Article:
A guide to public art in San Francisco’s new Central Subway: Each station “gets an artwork that quite literally depicts a story about the location, and there’s always work that engages with aspects of nature and geography.” Central Subway begins full weekday service Jan. 7. San Francisco Chronicle
This app profits off SF’s public soccer fields: “In a move that privatizes San Francisco’s public reservation system for soccer fields, the Recreation and Park Department has begun selling reservations to an app that turns a profit by booking fields and charging people to join pickup games.” Mission Local
One of the biggest rounds of tech layoffs in years: Salesforce will cut about 10% of its nearly 80,000-person workforce and plans to close an unspecified number of offices. The company is San Francisco’s largest private employer. San Francisco Chronicle
A poem for your Thursday morning coffee: “Rain” by Jack Gilbert. Poetry Foundation
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Los Angeles: Moderate to heavy rain, 60. San Diego: Cold and rainy, 59. San Francisco: Winds and rain, 56. San Jose: more rain, 56. Fresno: Mostly cloudy with a few heavy downpours, 57. Sacramento: Cloudy with a few intense showers, 54.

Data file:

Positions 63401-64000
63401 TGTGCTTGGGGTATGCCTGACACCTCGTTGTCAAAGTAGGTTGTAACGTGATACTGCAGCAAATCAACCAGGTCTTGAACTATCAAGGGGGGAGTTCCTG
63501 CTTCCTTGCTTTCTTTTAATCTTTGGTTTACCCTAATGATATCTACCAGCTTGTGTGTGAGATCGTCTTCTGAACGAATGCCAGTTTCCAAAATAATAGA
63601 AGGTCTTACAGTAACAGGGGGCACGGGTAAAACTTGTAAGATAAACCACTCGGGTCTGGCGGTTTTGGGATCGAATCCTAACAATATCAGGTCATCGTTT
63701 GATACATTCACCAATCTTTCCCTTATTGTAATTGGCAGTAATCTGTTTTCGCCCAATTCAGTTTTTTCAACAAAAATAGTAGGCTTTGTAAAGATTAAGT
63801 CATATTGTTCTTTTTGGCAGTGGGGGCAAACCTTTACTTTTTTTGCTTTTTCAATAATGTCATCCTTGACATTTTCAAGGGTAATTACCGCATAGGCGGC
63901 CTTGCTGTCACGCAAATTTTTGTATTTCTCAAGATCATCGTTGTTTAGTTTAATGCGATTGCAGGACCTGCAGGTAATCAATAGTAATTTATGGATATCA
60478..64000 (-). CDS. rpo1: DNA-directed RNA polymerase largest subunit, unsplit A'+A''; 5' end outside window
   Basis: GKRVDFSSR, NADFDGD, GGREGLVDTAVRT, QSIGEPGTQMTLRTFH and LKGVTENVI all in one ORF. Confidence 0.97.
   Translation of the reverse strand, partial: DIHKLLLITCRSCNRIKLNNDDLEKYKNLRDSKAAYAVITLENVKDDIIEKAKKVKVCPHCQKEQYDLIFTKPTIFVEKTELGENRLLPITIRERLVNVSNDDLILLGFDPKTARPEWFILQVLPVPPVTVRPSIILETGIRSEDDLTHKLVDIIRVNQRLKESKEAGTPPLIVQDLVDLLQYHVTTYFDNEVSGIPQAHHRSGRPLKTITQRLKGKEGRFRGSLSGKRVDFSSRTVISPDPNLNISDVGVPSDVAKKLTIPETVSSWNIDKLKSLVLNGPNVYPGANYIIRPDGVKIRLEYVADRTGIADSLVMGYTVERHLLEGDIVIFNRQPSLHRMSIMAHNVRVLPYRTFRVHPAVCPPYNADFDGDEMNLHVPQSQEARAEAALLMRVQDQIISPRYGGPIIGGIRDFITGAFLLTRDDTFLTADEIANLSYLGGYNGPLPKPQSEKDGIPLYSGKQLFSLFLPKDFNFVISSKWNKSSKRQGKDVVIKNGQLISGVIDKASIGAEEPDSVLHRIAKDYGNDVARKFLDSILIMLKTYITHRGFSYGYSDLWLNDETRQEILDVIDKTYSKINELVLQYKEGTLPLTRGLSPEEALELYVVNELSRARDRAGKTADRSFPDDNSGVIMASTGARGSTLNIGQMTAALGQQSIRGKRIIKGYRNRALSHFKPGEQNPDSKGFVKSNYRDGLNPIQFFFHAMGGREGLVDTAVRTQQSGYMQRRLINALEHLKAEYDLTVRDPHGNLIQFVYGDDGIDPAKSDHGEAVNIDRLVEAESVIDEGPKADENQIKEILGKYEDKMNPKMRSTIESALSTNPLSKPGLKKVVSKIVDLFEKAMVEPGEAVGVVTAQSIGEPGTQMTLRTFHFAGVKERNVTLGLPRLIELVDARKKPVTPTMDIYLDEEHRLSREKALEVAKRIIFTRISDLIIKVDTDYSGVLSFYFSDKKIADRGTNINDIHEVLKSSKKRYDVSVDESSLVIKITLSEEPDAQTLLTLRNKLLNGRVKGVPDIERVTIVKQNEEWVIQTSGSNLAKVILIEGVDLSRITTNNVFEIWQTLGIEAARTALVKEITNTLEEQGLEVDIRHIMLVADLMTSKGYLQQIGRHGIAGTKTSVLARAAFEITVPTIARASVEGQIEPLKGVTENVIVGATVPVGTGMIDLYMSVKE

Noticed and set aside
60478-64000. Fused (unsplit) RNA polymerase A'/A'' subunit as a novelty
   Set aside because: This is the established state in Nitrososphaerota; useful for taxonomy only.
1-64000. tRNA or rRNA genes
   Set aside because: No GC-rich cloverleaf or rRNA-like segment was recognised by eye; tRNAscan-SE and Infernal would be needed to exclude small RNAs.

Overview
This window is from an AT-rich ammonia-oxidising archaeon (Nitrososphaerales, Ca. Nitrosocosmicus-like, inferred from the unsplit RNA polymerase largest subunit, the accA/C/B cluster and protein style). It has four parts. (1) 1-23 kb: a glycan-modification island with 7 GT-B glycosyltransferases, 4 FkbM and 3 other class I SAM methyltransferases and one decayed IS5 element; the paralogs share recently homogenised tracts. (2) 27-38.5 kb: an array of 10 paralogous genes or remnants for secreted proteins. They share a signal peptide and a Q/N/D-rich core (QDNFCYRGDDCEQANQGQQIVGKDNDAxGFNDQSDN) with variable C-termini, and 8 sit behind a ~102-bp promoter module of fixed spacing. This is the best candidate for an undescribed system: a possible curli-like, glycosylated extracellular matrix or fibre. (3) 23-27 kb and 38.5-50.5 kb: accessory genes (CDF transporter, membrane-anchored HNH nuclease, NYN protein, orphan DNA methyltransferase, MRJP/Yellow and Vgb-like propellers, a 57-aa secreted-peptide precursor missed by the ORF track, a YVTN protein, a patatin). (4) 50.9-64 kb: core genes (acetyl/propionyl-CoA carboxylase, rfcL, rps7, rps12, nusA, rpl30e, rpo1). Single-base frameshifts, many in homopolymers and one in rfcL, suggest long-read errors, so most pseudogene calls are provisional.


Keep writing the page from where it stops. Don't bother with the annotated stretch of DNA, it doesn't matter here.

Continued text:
We’re trying something new down here! Ryan asked you to send us photos and blurbs about California landmarks that are interesting or important to you.
Today’s landmark love: Half Dome, submitted by San Luis Obispo resident Ron Yukelson.
I have been traveling regularly to Yosemite National Park, literally, since the womb (more than 60 years). For me, and my family, there is no more iconic landmark that symbolizes California than Half Dome. It is not only one of the nation’s outstanding geologic formations, but is also a repository of childhood memories of summers in the park, passing along the love of Yosemite to my family and a place I consider a second home.
What are California’s essential landmarks? Fill out this form to send us your photos of a special spot in California — natural or human-made. Tell us why it’s interesting and what makes it a symbol of life in the Golden State. Please be sure to include only photos taken directly by you. Your submission could be featured in a future edition of the newsletter.
Please let us know what we can do to make this newsletter more useful to you. Send comments to firstname.lastname@example.org.